You must have the radius to find the area of a circle using the area formula. A question may not give you the radius directly and so you need to use the information given to find the radius first.

**Not including the correct units**

When working with area, you must always give the correct units squared

For example,

\mathrm{cm}^2, \mathrm{~m}^2, \mathrm{~km}^2 etc.

**Not rounding correctly**

These questions often involve rounding. Only round at the end of the question and to the specified number of decimal places.

**Not giving answer in terms of**\boldsymbol{\pi}Sometimes the question may ask you to give the answer ‘in terms of \boldsymbol{\pi}’. This means you do not give the numerical answer that is produced when you multiply it by \boldsymbol{\pi}.

For example,

6 \times \pi=6 \boldsymbol{\pi} (this is an answer in terms of pi)

6 \times \pi=18.8495592 \ldots (this answer is not in terms of pi)

- Circle math
- Circumference of a circle
- Parts of a circle
- Area of a circle
- Area and circumference of a circle

1. A circle has a diameter of 12 \, cm. What is the radius of the circle?

6 \, cm

3 \, cm

12 \, cm

6\pi \, cm

The diameter of the circle is twice the size of the radius.

Therefore, to find the radius you can divide the diameter by 2.

12 \mathrm{~cm} \div 2=6 \mathrm{~cm}

2. What is the formula for the area of a circle?

\pi d

2\pi r

\pi r^2

\pi r

\pi \times r\times r

Simplify this to,

\text { Area }=\pi r^2

3. A circle has a radius of 2 \, cm. What is its area to the nearest tenth?

4\pi \, cm^2

4\pi \, cm

12.6 \, cm

12.6 \, cm^2

Area of a circle =\pi r^2

\pi \times 2 \times 2 is equal to 12.566…

This answer is correctly rounded to the nearest tenth and has the correct units.

4. A circle has a radius of 9 \, cm. What is its area in terms of \boldsymbol{\pi}?

9\pi \, cm^2

324\pi \, cm^2

18\pi \, cm^2

81\pi \, cm^2

Area of a circle =\boldsymbol{\pi} r^2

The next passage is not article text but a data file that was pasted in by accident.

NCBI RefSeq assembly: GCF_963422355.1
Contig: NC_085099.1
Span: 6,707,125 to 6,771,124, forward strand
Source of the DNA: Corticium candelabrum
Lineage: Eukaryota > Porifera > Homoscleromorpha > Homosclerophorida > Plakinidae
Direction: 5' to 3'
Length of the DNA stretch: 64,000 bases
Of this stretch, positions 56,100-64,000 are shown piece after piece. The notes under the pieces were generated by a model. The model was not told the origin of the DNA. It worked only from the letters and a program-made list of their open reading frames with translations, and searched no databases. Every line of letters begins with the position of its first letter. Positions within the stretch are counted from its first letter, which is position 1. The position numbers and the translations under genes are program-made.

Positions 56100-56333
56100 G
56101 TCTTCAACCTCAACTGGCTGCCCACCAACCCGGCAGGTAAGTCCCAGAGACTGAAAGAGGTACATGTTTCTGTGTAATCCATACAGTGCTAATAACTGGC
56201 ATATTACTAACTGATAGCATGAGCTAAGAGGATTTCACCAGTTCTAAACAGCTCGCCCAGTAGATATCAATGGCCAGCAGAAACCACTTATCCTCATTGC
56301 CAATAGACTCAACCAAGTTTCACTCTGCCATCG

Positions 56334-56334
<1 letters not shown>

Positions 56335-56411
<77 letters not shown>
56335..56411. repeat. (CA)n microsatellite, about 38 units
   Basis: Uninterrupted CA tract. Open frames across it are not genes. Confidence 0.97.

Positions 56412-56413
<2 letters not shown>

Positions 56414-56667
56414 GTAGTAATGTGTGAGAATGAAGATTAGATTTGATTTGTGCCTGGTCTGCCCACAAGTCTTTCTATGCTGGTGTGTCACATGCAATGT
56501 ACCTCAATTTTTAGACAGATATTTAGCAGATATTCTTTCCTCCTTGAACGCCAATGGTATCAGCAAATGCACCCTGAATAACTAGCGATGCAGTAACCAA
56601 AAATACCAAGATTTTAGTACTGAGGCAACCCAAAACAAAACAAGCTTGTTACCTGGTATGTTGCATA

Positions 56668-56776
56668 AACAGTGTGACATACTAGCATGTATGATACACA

\begin{aligned}& \boldsymbol{\pi} \times 9 \times 9 \\\\ & 81 \boldsymbol{\pi} \, cm \end{aligned}

This answer is correctly given in terms of \boldsymbol{\pi}.

5. A circle has a diameter of 8 \, cm. What is its area in terms of \boldsymbol{\pi}?

16\pi \, cm^2

64\pi \, cm^2

8\pi \, cm^2

2\pi \, cm^2

8 \, cm = diameter

4 \, cm = radius

Area of a circle =\boldsymbol{\pi} r^2

\begin{aligned}& \pi \times 4 \times 4 \\\\ & 16 \pi \, cm \end{aligned}

This answer is correctly given in terms of \boldsymbol{\pi}.

6. A circle has a radius of 10 \, cm. What is its area to the nearest whole number?

314 \, cm^2

314.1 \, cm^2

314.159 \, cm^2

100\pi \, cm^2

Area of a circle =\boldsymbol{\pi} r^2

\pi \times 10 \times 10 is equal to 314.1592654…

This answer is correctly rounded to the nearest tenth and has the correct units.

A circle is a shape formed by a curved line; each point on the line is equidistant from the center of the circle.

To find the area of circles, use the formula area A=\boldsymbol{\pi} r^2 (pi r squared). Area is measured in square units (square meters, square inches, etc.)

We use pi (\pi) to find the area of circles because it represents the ratio of a circle’s circumference to its diameter. The formula for the area of a circle uses \pi to mathematically relate the size of a circle (measured by its radius r ) to the space it covers.

You can use the formula A=\boldsymbol{\pi} r^2 (pi r squared) to find the radius of a circle if you know the area of the circle. Divide area A by \pi, and then find the square root of the quotient.

- Trigonometry
- Mathematical proof
- Circle theorems

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Prepare for math tests in your state with these Grade 3 to Grade 6 practice assessments for Common Core and state equivalents.

40 multiple choice questions and detailed answers to support test prep, created by US math experts covering a range of topics!